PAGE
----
So what’s with the funky lighting along the new 5/805 merge? They have cute red-and-white beanies, antennas, and really cool monkey trapezes. I’ve only seen this style of lights in one other place in my travels around the U.S., and I’m wondering what’s so special about them.
— Charlie in Spring Valley
I’ve been seeing these cameras all over town, and they look quite a bit more sophisticated than red-light cameras.… [There is] one in particular at Mission Bay Drive and Garnet.
— Mike, on the road
Dear Mr. Alice:
I would like if you can tell me the purpose of little white boxes that are along I-5 in North County. They are on poles with solar panels. They don’t have a lens and don’t look like cameras; instead they are little white boxes with perforations. Are they checking for explosives or poisonous gases?
— Mr. Paranoid, North County
You all seem to be quite baffled by things on poles lately. Beanies, monkey trapezes, poisonous gases — what an assortment. But I guess when things on poles start generating mass paranoia, it’s time for the elves to come to the rescue. They divided into three teams after considerable yelling and belly bumping (everybody wanted the trapeze question, nobody wanted the explosives question), and here’s what they came up with.
First of all, the elves found that things on poles are never as much fun as we might hope. Of course, you don’t have to believe any of the elf report and instead go back to your favorite made-up story. You always have that option here at the Matthew Alice Office of Genome Mapping and Peanut Butter Technology. So, Charlie, what’s up with your poles with beanies? They’re officially called high-mast lights and have been around since the 1960s. Our particular high masts are set at the intersection of three freeways (5, 805, 56) and several city streets, which, according to Caltrans, comprises 21 lanes of traffic. If they’d tried to put up standard freeway light poles for that many curvy lanes, the place would look like a big metal forest. No way it would work. The solution? Fewer but higher poles with four large lights in a circular configuration on each pole to illuminate a greater area.
Grandma always grumbles when it’s time to change the bulbs in the ballroom chandelier. Next time she does, we’ll take her out to see the high masts and give her a taste of a real bulb-change challenge. Each four-bulb fixture is 60 feet up on its pole (any higher and they would have illuminated nearby condos). When it’s maintenance time, the whole circular light fitting, with the antennas and trapezes and beanie, are lowered by a cable. When they go back in place, workers use the striped beanie, hanging trapezes, and vertical “antennas” (not really antennas) to gauge whether the light fitting is properly placed horizontally and vertically. For anyone who’s not seen the high masts, maybe this would make a jolly and informative Sunday outing for the kiddies.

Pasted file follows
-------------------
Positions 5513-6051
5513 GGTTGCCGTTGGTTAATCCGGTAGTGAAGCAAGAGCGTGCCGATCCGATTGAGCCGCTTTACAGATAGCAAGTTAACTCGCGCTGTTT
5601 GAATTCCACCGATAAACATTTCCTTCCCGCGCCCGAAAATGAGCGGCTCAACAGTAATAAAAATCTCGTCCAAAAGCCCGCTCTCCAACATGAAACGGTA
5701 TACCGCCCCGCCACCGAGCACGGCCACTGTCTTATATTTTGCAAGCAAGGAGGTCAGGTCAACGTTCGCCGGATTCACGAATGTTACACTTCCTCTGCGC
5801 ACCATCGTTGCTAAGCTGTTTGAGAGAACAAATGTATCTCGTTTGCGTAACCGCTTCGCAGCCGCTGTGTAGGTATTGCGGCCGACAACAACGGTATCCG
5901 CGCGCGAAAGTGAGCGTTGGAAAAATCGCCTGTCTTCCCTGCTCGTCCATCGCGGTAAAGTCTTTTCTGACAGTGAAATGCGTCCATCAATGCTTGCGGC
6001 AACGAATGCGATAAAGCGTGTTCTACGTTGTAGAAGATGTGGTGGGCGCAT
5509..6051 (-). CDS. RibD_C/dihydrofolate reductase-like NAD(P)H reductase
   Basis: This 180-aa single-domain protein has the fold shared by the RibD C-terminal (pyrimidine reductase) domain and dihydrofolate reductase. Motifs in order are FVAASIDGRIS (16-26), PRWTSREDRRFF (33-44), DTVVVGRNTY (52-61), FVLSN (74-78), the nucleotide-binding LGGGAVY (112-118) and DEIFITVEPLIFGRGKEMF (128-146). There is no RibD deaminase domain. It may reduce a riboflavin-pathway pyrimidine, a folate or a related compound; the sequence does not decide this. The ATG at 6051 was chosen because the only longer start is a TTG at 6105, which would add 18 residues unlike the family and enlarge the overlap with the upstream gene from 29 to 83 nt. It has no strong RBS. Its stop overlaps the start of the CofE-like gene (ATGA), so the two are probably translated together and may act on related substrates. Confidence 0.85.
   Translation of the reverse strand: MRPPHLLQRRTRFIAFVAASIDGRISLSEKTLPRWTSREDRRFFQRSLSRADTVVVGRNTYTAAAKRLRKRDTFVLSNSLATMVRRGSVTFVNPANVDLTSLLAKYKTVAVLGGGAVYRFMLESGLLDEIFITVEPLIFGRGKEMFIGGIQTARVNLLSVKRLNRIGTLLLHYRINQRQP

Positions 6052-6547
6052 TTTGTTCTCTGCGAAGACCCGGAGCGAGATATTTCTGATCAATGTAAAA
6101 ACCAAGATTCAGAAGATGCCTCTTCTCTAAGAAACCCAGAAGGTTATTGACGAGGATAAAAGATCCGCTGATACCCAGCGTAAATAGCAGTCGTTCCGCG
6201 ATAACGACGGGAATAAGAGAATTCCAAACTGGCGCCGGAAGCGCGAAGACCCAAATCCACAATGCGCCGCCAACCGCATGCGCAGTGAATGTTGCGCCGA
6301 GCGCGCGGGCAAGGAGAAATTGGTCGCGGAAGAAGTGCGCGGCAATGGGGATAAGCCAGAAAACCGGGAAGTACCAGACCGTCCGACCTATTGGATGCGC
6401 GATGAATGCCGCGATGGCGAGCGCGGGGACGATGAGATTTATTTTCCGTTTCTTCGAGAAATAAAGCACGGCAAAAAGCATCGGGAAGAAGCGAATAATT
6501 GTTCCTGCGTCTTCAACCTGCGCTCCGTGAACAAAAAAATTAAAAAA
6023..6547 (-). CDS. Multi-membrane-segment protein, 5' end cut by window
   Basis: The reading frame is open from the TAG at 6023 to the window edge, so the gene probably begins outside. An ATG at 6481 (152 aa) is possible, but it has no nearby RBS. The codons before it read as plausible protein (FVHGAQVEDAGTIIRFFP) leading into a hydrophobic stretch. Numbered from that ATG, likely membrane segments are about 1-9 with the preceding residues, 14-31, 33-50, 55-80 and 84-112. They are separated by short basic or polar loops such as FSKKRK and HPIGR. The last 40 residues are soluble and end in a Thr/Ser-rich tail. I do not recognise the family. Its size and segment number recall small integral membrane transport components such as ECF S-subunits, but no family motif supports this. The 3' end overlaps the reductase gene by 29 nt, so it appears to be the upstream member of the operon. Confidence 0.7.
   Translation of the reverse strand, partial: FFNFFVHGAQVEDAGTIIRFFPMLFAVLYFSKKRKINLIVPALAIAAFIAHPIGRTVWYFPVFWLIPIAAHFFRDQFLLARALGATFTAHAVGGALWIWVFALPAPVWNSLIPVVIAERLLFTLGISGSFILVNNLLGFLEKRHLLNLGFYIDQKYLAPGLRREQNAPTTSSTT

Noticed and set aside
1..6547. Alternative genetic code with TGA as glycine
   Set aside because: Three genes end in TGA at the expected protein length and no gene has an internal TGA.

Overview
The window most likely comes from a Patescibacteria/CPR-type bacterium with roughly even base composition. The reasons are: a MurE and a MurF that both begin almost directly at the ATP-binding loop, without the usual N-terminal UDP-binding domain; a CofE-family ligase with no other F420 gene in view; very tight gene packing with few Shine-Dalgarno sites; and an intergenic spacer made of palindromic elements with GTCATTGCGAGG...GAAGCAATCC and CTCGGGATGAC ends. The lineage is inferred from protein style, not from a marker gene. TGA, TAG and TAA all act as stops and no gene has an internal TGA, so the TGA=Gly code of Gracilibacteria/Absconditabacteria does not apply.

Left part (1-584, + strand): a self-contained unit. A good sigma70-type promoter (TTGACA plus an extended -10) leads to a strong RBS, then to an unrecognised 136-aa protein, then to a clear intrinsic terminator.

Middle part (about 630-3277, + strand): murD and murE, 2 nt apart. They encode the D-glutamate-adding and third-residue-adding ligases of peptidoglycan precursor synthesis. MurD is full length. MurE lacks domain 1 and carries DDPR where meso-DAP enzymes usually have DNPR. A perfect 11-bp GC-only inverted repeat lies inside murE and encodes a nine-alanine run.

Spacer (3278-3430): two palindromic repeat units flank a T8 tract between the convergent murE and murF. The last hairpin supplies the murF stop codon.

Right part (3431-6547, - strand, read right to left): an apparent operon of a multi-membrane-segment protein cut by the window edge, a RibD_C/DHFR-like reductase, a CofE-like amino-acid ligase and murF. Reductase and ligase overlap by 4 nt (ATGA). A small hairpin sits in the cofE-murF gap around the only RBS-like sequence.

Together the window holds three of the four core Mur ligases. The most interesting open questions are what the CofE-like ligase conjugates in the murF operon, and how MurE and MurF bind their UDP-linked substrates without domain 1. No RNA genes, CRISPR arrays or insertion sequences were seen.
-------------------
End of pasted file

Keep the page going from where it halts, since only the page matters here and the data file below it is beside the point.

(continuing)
Mike’s “sophisticated” red-light cameras are more a matter of logic than imagination. But at least they’re simpler than the high masts. Consider a single pole with two arms, each of which runs briefly horizontally then turns up, giving the whole structure the look of a semaphore signaler without his flags. At the top of the left arm is a red-light camera. On the right is a large, circular glass fixture. Simple enough.
Act I: Mike is hustling to a late-evening dinner date...behind time, as usual. The traffic light at Mission Bay and Garnet turns yellow and Mike guns it. Too late, once again. Flash! Click! Act II: The wheels of justice are in motion. Mike’s due for an expensive surprise in the mail. The flash, of course, is from the large, circular glass thingy (a flashlight) illuminating the intersection and Mike’s car, synchronized with the camera’s shutter. The camera alone wouldn’t be of much use once the sun’s set.
Paranoid’s solar-panel boxes contain only the gizmos necessary to help translate sunlight to electrical energy. Openings in the box keep the innards cool. Please sit down, relax, and put away all thoughts of a potential gas attack on North County.
And just to head off emails from electricians, each of you please take out a Sharpie, go back through my answer, delete the word “bulb(s),” and substitute the word “lamp(s).” In the trade, bulbs are known as lamps. I use “bulbs” to avoid confusion with things like the leg lamp from A Christmas Story.